British Joe has a story about how, the last time he went to a Gogol Bordello show, he ended up with somebody else’s blood on his shirt. Fortunately (or unfortunately, as story-telling cred goes), my experience was a bit less hardcore – although I did end up with somebody else’s beer in my hair.
While most people I knew enjoyed a much mellower evening at the Open Air Theater with Wilco, I ended up at possibly one of the more raucous shows that the House of Blues has probably ever seen.
The opener was DJ Scratchy, who played a lot of Russian gypsy-esque music. It was…interesting. DJ sets aren’t really my thing, but there were some people dancing. I took the opportunity to grab a few beers before Gogol Bordello’s set. We also wandered over to the FM94.9 table, were they had just about the smartest giveaway ever – earplugs, which came in their own convenient keychain case. Pete took two pairs. Me, I’ve got my musician’s earplugs (thanks, hearing aide specialist Mom!), and trust me, they’re worth the price.
As the band was setting up, I worked my way up near the photo pit so I could jump in as soon as they started. Strangely enough, I also saw the girl from the SoCo Music Experience who got pulled out of the crowd twice by security guards during DJ Z-Trip’s set. Obviously not learning anything from Saturday, it appeared that she was going to try to sidle into a spot right up against the barrier at the last minute. There was also a girl in full-out gypsy/go-go dancer outfit, complete with finger cymbals. I guess what I’m trying to say is that the people watching was just amazing.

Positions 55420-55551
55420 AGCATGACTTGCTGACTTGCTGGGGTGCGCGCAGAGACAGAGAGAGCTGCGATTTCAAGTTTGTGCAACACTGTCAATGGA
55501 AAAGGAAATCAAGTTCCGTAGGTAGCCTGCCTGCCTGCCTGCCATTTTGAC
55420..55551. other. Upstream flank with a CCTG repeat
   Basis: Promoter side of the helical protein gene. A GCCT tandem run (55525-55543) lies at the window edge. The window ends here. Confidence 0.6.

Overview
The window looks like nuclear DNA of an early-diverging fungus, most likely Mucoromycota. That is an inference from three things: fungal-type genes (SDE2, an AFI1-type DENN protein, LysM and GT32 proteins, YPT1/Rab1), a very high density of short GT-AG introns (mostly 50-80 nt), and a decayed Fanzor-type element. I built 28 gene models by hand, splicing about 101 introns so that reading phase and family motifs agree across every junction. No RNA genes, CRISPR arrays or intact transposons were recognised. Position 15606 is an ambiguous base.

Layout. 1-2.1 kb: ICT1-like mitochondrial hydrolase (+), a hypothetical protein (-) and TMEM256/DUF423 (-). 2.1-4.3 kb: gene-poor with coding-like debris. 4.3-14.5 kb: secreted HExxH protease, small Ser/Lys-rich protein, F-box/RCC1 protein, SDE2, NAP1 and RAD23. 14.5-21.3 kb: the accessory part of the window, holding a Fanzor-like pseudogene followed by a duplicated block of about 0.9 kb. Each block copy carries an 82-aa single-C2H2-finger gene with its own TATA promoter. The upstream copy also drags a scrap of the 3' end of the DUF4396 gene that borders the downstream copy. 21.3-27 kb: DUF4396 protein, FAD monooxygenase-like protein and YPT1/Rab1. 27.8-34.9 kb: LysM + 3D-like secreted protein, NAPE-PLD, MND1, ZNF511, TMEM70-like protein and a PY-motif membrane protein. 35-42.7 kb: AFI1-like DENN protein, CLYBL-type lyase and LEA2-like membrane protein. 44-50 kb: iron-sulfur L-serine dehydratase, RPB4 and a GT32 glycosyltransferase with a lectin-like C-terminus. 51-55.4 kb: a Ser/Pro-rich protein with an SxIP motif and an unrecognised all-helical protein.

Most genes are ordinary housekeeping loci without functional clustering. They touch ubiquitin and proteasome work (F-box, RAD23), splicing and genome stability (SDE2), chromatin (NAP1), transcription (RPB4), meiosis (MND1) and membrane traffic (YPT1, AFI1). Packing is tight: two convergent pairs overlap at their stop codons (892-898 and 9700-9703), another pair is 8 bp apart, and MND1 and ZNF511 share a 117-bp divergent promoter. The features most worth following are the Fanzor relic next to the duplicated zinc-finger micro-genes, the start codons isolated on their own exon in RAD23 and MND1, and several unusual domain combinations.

As soon as Gogol Bordello started playing, it felt like the temperature in the room had risen 10 degrees and the humidity shot straight to 100%. Which was fortunate, because then you couldn’t tell if the moisture on your arms and face was your own sweat, or somebody else’s sweat, spit, or beer. And yes, there was beer flying everywhere – it was like being at a college football game when the home team makes an outstanding play. I’m telling you, I was more concerned about the crowd at this show than I was at the Hold Steady show – and at the Hold Steady show, I didn’t have a barrier between myself and the crowd.
The singer was all over the stage, holding the microphone stand out to the crowd, straddling the space between the stage and the crowd barrier, and hauling crowd surfers up on stage to dance.
The violinist and accordian player (accordianist?) were also quite animated, with the guitarist and bassist hanging out a little more in the background. The band quickly ripped through an hour-long set, while crowd surfers went up every few minutes. The scene in the middle of the dance floor was chaotic and I was not brave enough to even try to get anywhere near it (plus I had the camera to think about). So P and I just hung out on the outskirts, alternately people watching and enjoying the band’s antics.
After their regular set, the band came back for at least two encore sets. We left during the beginning of the second encore though, because P is leaving for New York today and had yet to pack anything.
This show definitely goes up there with The Polyphonic Spree and The Flaming Lips as being one of the more energetic and interactive shows I’ve ever been to. I was worried that a whole set of their crazy gypsy punk music would start to wear thin after awhile, but it didn’t. Gogol Bordello is a band that I will probably never listen to on CD, but will try to catch whenever they play in town. The energy of their live show is so great that it could never be replicated on CD – I think listening to them recorded would just ruin it for me.